Unfortunately, I have discovered that the correct answer to the question: Which scenario results in a piercing-scream and panicked-stricken, OMG-I-don’t-think-I-can-do-this-anymore, frantic calling of your husband’s cell phone five times in the middle of his business meeting until he freakin’ answers his phone? Options:
A. Seeing two mice running around your foyer while being perched like a statue at the top of the stairs, or
B. While cleaning up the dog’s water bowl your 17-month-old spilled all over the floor, you pull the dog bowls from the wall and come face-to-face with a dead mouse while on your hands and knees holding a wet dish towel.
Well, as you may have guessed, the correct answer is B.
I know. I know. There are mice all over the world. This could happen anywhere, as my Facebook post after Incident A told me. But I’ve never actually had to deal with mice in my house in
Dallas. Sure, we had a rodent man – he had a trap
outside our house. He proactively baited
it, and after that, I don’t know what happened.
At all. Ignorance is bliss.
I’ve said it before, but I love our house here in The Netherlands. It’s over 100 years old, adorned with lovely chandeliers and hardwood floors. It’s elegant, but like anything or anyone who seems a little too good to be true, it didn’t take long to uncover its few, dark secrets. Last fall I discovered mouse droppings in my kitchen. I freaked, like any good American would. We called the owner of the house. He said good luck with that, and gave us the number of a mouse exterminator to call and pay for ourselves. Fine. Cool. Whatever. Mouse Man came out and put boxes of poison all around our house. As I watched him investigate the corners of our home – were they in this room or were they not. . . I communicated with him in broken English. “Oh yes, there are a few mice here,” he says. “MICE! As in MORE than ONE?” I asked, panic and dread seeping through my veins. I clutched my squirming 1-year old in my arms. “Oh yes,” he reassures me. “There are more mice in the world than people. They are everywhere.” How did I miss this fabulous, fun fact? “It will be a week or so until they leave. It takes a while for the poison to work,” he says. Weary of the little boxes all over my house, I began to wonder – what is worse, a live mouse or a dead mouse? “So. . . they eat the poison. And then what? Where do they die?” I ask. He smiles with a bit of a crazed look in his eye, like the Wizard of Oz or Willy Wonka, “No one knows!” and his gaze lingers on the imaginary horizon for a beat, then he goes back to his work, filling his boxes. In my naiveté, I’m satisfied with his answer. I imagine the little mice going out into the field to die or simply evaporating. In retrospect, there was something severely lost in translation – Mouse Man really meant – they could die “Anywhere.”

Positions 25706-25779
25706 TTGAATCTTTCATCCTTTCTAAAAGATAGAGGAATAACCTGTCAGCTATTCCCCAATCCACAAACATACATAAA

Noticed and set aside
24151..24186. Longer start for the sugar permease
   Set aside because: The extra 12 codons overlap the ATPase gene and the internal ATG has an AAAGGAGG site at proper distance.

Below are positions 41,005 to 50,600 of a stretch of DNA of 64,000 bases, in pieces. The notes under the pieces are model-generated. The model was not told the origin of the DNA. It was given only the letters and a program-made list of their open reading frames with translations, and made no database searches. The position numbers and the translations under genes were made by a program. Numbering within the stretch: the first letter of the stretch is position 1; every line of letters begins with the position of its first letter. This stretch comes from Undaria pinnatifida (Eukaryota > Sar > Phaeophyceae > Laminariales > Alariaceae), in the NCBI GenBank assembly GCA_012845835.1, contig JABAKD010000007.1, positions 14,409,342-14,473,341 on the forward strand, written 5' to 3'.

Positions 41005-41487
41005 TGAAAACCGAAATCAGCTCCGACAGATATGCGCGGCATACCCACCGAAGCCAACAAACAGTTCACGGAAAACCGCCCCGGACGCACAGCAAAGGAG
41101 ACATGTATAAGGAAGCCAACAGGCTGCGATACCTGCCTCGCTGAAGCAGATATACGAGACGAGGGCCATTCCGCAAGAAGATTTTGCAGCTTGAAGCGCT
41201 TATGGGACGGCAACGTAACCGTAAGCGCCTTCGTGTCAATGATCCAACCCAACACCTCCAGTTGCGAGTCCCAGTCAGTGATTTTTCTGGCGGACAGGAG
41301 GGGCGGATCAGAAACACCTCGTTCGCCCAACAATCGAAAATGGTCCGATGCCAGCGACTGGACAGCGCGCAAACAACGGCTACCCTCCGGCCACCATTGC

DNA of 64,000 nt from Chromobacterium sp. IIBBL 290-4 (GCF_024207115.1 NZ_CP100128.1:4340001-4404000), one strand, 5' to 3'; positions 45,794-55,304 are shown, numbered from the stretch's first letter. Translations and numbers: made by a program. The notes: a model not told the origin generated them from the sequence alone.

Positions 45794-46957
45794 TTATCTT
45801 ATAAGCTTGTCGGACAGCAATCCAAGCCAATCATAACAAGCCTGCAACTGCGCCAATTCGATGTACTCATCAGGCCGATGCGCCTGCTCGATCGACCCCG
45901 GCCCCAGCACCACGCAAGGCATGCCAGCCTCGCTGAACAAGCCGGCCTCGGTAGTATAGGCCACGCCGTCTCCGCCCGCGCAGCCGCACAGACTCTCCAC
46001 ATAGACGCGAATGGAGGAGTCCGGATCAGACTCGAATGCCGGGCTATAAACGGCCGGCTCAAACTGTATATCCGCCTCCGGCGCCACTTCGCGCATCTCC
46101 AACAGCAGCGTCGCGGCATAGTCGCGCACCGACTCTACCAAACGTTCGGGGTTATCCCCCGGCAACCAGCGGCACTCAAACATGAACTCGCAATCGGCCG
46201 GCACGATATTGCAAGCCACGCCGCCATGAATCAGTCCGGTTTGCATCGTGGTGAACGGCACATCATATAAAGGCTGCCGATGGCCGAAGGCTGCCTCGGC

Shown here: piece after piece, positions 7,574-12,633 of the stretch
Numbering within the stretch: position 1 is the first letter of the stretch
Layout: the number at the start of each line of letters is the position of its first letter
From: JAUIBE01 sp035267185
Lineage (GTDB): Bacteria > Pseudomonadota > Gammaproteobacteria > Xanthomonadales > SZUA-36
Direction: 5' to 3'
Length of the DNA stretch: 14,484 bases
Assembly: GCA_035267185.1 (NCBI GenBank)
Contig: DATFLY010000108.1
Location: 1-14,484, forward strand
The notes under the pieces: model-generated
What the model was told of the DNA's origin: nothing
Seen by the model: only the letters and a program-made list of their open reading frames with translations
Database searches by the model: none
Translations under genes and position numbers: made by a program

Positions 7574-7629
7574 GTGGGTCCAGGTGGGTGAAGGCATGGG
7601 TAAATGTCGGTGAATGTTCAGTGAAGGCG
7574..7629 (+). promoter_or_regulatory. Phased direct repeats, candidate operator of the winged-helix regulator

We had a peaceful few months and then we started to hear it (them?) again. They’re nocturnal, which amazes me how anything can sleep in this house during the day – I mean, really?? I have two screaming, crying toddlers. But my husband and I would hear scurrying starting in the evening. He’d play it off like they were running on the balcony. It wasn’t until we went out for a date in
Amsterdam one night
and came home to our (brand new) babysitter, telling us that she had seen the
mouse. If there’s anything more
mortifying, it’s an American mother being embarrassed that the babysitter saw a mouse in your house. Cue:
Death Look to Husband. Luckily, she’s
Greek and apparently used to mice, played along saying “mice are a problem in
this country” and stuffed her 50 Euros in her pocket and went home.
Instead of calling Mouse Man and paying the dude 70 Euros to put poison around our house, we decided to do it ourselves. V Google translated the directions and found that mice, if so inclined, would eat through the bags of plastic poison. After a few weeks and seeing two mice running around our foyer one night while he was at Dutch class, I went through the house, opening the plastic packages and emptying the poison contents into the boxes like the determined woman I was. Clearly, these mice were not motivated enough. Thus. . . it worked. . . and thus. . . the dead mouse in the kitchen incident.
Panicked and terror stricken, I walked my kids around the neighborhood and train station until V got home that night. The trash is picked up every two weeks and had just come that morning. Instead of putting the poor sap in our bin for two weeks, it has been properly buried in an unmarked grave in the back yard. My husband, the caretaker, I’m sure said a prayer for the mouse’s elimination and a hope for the return of my sanity. In the meantime, I hope that my negative feelings towards my daughter’s Minnie Mouse doll fade soon.